Thanks for your valuable comment. I don't want to discredit Event Sourcing in general. I just want to point out that it's not a silver bullet and should be used with care.
You are absolutely right that Event Sourcing is more than persistence as it utilizes you in thinking about behaviour instead of data. Nevertheless it defines a way how to persist your application state.
In practice it's often required to be able to fix a typo. In an event sourced scenario you need to declare a corresponding event as it's not possible to persist the change otherwise.
The fix might be interesting for other bounded context, so you have to expose the change via an external event, but there is a change that some internal data is fixed and the other contexts don't need to know about it at all.
Anyway, I agree with you that Event Sourcing systems fail because people just use events without reflecting behaviour. They just trabsfer the CRUD mindset into events (OrderCreated, OrderUpdated, OrderDeleted).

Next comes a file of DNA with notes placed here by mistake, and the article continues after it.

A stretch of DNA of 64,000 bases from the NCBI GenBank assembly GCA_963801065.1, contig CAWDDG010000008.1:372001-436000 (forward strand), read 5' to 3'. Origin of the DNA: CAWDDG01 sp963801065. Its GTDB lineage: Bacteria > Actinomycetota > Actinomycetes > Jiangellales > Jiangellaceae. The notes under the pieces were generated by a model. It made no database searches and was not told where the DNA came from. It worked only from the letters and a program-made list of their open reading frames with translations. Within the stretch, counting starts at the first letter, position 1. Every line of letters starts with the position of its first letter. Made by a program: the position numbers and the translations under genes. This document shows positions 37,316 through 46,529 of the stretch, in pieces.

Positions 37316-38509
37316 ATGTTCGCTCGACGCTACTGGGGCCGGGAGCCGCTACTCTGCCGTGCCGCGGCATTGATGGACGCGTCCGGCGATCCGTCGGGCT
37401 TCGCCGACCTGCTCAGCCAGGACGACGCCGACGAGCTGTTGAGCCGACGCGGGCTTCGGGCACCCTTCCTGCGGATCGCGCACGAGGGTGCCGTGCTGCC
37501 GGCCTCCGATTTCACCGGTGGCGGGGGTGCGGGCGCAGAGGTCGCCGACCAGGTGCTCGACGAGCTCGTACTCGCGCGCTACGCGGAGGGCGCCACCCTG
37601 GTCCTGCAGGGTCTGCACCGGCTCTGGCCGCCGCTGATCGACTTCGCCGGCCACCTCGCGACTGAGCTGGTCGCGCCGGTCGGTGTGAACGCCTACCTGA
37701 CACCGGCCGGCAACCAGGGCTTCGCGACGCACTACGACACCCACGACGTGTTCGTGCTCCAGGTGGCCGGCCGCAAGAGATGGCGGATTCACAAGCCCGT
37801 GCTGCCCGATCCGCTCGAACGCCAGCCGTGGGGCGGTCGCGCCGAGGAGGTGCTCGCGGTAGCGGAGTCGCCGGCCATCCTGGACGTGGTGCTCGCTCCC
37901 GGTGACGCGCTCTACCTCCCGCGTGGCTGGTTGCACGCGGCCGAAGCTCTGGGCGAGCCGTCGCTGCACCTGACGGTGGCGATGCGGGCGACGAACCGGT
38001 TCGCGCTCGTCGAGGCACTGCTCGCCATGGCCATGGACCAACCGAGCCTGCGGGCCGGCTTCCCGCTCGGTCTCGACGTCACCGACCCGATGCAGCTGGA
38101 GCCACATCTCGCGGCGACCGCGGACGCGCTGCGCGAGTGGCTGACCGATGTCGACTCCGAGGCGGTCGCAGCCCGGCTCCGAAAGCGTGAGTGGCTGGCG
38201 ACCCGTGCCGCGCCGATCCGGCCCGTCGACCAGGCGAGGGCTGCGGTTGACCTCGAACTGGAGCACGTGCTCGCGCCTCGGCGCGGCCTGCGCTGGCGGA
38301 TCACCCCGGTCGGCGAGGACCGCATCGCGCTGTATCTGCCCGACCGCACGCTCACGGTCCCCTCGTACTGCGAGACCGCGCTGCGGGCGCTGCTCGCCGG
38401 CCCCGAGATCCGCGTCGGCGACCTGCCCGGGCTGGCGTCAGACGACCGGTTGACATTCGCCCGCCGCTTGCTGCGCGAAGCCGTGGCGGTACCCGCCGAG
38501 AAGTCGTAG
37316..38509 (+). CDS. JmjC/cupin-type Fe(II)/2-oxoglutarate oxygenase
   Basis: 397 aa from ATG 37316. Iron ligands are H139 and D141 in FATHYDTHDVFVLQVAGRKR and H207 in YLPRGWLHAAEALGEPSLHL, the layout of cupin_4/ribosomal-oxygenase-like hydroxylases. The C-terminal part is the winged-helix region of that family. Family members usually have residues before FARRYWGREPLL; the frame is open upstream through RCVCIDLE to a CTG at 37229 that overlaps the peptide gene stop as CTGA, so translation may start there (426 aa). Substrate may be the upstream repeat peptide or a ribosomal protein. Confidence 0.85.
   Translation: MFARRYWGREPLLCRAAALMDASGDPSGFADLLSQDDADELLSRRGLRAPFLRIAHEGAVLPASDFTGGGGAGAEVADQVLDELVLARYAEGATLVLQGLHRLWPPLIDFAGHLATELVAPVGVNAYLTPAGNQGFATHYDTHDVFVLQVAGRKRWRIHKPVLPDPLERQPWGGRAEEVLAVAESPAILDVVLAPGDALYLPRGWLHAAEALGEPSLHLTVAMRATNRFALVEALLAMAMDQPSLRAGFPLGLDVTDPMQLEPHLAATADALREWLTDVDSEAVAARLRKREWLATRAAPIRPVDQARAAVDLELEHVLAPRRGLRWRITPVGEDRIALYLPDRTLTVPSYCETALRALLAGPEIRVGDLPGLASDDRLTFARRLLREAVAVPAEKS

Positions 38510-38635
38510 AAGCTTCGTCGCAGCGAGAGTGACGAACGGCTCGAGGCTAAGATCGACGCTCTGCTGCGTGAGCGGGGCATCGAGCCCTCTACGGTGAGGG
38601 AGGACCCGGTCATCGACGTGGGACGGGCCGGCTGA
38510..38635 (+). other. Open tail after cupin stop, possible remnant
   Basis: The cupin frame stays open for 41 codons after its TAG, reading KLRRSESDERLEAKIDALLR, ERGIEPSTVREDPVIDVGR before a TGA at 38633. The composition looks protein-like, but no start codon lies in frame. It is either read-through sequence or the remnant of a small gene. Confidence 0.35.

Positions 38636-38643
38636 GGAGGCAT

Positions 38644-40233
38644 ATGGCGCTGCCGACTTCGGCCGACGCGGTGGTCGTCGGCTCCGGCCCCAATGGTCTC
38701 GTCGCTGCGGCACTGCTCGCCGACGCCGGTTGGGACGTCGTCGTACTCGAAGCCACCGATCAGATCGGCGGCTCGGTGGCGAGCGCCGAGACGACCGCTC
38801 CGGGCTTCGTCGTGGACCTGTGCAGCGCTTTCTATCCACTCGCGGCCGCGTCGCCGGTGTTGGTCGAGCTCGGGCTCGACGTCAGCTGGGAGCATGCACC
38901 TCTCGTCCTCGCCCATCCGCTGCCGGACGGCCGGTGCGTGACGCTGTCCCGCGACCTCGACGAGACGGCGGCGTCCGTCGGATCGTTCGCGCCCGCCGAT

I completely agree that having to fix already posted events is a pain. However, there are a few techniques that will typically offset this pain:
Use a serialization format that supports schema migration. I most often use protobuf, but avro is another good choice. This would take care of your typo issue without having to modifying any of the existing events.
Ensure that event includes just the facts and not derived information. For example, I might have a domain event Deposit which would includes the property, Amount. This is a nice fact that everyone can agree upon.
I could potentially include a Balance field in the Deposit event to indicate the balance after the deposit has been made, but because Balance is a derived value (the sum of all Deposits and Withdrawals), it's often subject to re-interpretation which might cause me to have to republish the event.
By sticking to facts, I find it greatly reduces my need to have to modify events. And most modifications for me are because my understanding of the domain has improved.
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